wheels, ending the days of the loose and awkward ball bearing.
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By 1976, skateboarders in Florida opened up the first outdoor
skatepark. Within months, hundreds of parks sprung up all over
America. Slalom, downhill, and freestyle skating became hugely
popular, as well as other styles. The skateboard also went through
changes. Instead of a width of six or seven inches, the board
moved to larger than nine inches in width. Skaters began making
names for themselves, and the better ones began making money.
Tricks became more and more technical.
In 1978, Alan Ollie Gefland, a Florida skater,
invented an aerial move that basically changed the way skating
was done. The ollie, or no hands aerial, is
a technique that allowed skaters to maneuver the board in a
vertical direction while on a horizontal plane. This trick moved
vertical skating into the street and consequently changed the
sport forever. Skaters began to take their aerials higher and
higher, causing more and more liabilities for park owners. Insurance
for such parks rose at such a high rate that many owners were
forced to bulldoze the parks in order to keep skaters away.
By the end of 1980, skateboard manufacturers
were faced with another round of losses, and skateboarding nearly
died yet another death. There were still a few underground skaters
who built ramps in their back yards, and in 1981, Thrasher Magazine
began publication to give those skaters information about contests
and other events. The events were small in size, but set the
pace for advancement of the sport into the present era, which
began with vertical maneuvers on fixed half-pipe ramps.
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In 1982, aerial master Tony Hawk won his first competition at
the Del Mar Skate Ranch. Vertical, or ramp aerial skating became
the next craze, breathing life into the almost extinct 30 year-old
sport. This time skateboarding also came with a strong subculture.
The best pro-skaters were living the life of celebrities. Hawk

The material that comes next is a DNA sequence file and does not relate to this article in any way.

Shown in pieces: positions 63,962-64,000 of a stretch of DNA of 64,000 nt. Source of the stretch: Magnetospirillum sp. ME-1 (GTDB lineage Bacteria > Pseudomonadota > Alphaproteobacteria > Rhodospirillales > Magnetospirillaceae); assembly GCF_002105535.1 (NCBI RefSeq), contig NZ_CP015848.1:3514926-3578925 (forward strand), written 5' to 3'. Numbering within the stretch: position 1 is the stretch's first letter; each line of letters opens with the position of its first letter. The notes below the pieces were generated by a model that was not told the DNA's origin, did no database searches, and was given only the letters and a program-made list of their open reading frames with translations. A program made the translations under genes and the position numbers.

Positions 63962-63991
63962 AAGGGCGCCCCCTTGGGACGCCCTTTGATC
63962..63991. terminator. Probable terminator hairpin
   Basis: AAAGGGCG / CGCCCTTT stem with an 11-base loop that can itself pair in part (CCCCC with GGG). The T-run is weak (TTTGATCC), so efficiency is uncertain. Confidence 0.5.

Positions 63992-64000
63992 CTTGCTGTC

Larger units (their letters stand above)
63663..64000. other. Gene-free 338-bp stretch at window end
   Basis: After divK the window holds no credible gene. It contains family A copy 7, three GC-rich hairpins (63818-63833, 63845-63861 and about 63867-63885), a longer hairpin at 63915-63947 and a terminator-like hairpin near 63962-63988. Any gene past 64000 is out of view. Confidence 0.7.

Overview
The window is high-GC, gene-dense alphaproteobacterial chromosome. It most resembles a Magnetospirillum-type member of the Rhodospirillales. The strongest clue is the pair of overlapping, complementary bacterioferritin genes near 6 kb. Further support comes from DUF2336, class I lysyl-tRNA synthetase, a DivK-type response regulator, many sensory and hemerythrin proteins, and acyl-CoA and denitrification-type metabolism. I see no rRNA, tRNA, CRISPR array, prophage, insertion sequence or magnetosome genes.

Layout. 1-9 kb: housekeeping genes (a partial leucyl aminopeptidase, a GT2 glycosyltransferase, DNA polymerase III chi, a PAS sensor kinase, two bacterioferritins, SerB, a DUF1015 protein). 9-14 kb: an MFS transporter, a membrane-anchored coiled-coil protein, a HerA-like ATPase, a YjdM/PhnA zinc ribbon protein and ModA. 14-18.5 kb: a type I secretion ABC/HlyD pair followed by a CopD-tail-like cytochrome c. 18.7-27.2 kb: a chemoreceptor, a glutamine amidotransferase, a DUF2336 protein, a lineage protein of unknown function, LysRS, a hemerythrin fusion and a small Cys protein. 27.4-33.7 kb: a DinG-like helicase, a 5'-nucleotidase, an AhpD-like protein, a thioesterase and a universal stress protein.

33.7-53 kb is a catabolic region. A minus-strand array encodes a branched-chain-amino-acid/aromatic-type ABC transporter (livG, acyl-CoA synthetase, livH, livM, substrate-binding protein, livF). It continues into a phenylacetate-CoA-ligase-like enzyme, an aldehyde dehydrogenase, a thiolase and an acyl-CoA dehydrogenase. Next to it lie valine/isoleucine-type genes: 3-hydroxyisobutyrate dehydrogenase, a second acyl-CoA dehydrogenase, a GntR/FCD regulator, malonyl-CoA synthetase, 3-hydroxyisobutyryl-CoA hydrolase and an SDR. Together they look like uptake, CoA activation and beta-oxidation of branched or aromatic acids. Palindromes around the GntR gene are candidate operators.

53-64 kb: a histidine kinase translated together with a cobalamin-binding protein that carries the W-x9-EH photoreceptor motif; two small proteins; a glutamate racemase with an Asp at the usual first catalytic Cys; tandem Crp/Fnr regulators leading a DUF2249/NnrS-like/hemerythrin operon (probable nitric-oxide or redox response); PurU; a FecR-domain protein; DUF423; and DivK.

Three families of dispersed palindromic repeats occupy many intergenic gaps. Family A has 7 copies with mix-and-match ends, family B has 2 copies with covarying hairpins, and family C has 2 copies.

and Christian Hosoi reigned as the aerial kings as Natas Kaupas,
Tommy Guerrero, and Rodney Mullen became the lords of street.
European tours and $100,000 pay-checks inspired a whole new
industry. Clothing lines and skate shoes were the rage among
kids. Next up was the first-ever professional skate video titled
Bones Brigade featuring Hawk and others.
Eventually the big airs of the vert skaters gave way to a new
school of skateboarders. The board also changed during
this metamorphosis. The innovative kick tail was
duplicated so that the board could be ridden in either direction.
Ollies could be performed on either side of the
board, thus creating a whole new look to street skating. Tricks
and maneuvers became heavily technical as the board and skaters
alike, developed together.
Toward the middle of the 1990s, skateboarding received the
international spotlight again when ESPN 2 started the Extreme
Games coverage. Once again, big airs and technical street tricks
were brought into the homes of excited viewers, and once again
the sport has returned to national popularity. It is now Americas
sixth largest participatory sport, as there are more than 6
million skaters across the country. Hawaii is also feeling
the resurgence of the sport as the state is opening, or has
plans in place to open several new public skate parks. The boards
are again changing with developments in products and styles
of skating. A once-American sport is now being improved upon
by some European companies using different types of polymer
tips on either end of the board giving ollies more
pop. The wheels have changed materials and sizes, and the boards
have become more concave and contoured to the riders foot.
I see this sport changing and changing as the bar is
raised by each rider who comes up with a new trick, said
Christian Ekander, Marketing Representative for the Europe-based
Performance Skates AB. Skateboarding is still evolving,
he added. I believe the sport requires a blending of products
and materials to raise the level of performance. This equation
of innovation between rider and their board is a natural evolution.
Look how far we have come since clay wheels.
Source: The Concrete Wave Published by Warwick Books
Skateboarding can be dangerous. As there are no lifeguards at
the ramps and parks, remember to always wear your protective
gear, and skate responsibly.